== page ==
Man dressed in military uniform threw eggs at Korean singer who refused to enlist in army

3 January 2014 / 2 years 9 months ago

Recently, it was reported by Ilgan Sports that singer Yoo Seung Jun (born 1976) will be able to return to Korea early this year, but the Military Manpower Administration says it has no plans to approve the lift of his ban.

According to Soompi, It has been 12 years since Yoo Seung Jun left Korea due after he tried to avoid mandatory military service. He was subsequently banend from entering Korea.

According to Ilgan Sports, one of Yoo Seung Jun’s closest advisors said, “The prohibition of entry into Korea against Yoo Seung Jun will be lifted this month. Through help from his current agency in China, he is planning to make a comeback within the first half of this year.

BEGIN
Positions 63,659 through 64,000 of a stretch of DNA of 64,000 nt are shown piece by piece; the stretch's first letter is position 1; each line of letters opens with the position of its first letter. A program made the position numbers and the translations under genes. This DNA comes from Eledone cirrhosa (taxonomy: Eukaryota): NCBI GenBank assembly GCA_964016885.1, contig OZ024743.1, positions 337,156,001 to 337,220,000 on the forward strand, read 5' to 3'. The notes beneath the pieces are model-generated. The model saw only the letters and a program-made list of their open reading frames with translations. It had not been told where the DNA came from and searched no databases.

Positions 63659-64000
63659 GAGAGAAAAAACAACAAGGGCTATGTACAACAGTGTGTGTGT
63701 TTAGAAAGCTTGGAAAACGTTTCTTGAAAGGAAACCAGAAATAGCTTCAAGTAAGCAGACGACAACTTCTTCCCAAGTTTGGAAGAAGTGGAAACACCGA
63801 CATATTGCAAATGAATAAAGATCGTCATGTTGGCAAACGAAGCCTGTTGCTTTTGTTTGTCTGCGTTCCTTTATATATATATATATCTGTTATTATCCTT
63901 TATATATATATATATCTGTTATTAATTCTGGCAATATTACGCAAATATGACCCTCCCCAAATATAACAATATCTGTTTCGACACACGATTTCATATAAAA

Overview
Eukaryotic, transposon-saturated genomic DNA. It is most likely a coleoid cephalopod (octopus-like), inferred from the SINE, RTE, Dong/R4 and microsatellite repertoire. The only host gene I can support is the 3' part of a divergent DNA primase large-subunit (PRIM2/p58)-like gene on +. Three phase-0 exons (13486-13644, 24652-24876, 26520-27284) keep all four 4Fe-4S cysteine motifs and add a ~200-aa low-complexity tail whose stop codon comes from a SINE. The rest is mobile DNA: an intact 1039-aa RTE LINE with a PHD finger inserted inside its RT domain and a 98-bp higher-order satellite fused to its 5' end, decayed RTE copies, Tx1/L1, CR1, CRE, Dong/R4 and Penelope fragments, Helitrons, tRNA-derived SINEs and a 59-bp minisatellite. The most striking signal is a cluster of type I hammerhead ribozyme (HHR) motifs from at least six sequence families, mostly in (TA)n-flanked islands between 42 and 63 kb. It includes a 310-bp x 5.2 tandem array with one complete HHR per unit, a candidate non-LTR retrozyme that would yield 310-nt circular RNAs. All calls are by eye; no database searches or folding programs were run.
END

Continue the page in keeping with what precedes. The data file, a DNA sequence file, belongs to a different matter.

The Military Manpower Administration stated, “As someone who breached military service law and obtained U.S. citizenship, he cannot be the object of reconsideration. It is something that absolutely cannot be approved.

"There has been no change from our original stance. We have never relayed an official statement to the media about Yoo Seung Jun’s ban lift. Since he breached military service law, he cannot be the subject of reconsideration until 40 years of age. We don’t have any plans to lift his prohibition of entry.

Yoo Seung Jun impressed many when he declared, “I will enlist in the army and fulfill my duty as a man of the Republic of Korea.” In 2001, he received class-four physical disability after undergoing surgery for a herniated disc. Even then, he stood firm in his position saying,

“I will serve time as a public service worker.” However, three months before his enlistment, Yoo Seung Jun returned to the U.S. obtaining his U.S. citizenship. The public felt betrayed, and their fury did not settle down. In May of 2006, he was allowed temporary entry in to Korea to attend a funeral.

At the scene of his entry, a man dressed in military uniform threw eggs at him, and the criticism continued.

See also: 
Korean singer exiled after refusing army enlistment may have ban uplifted

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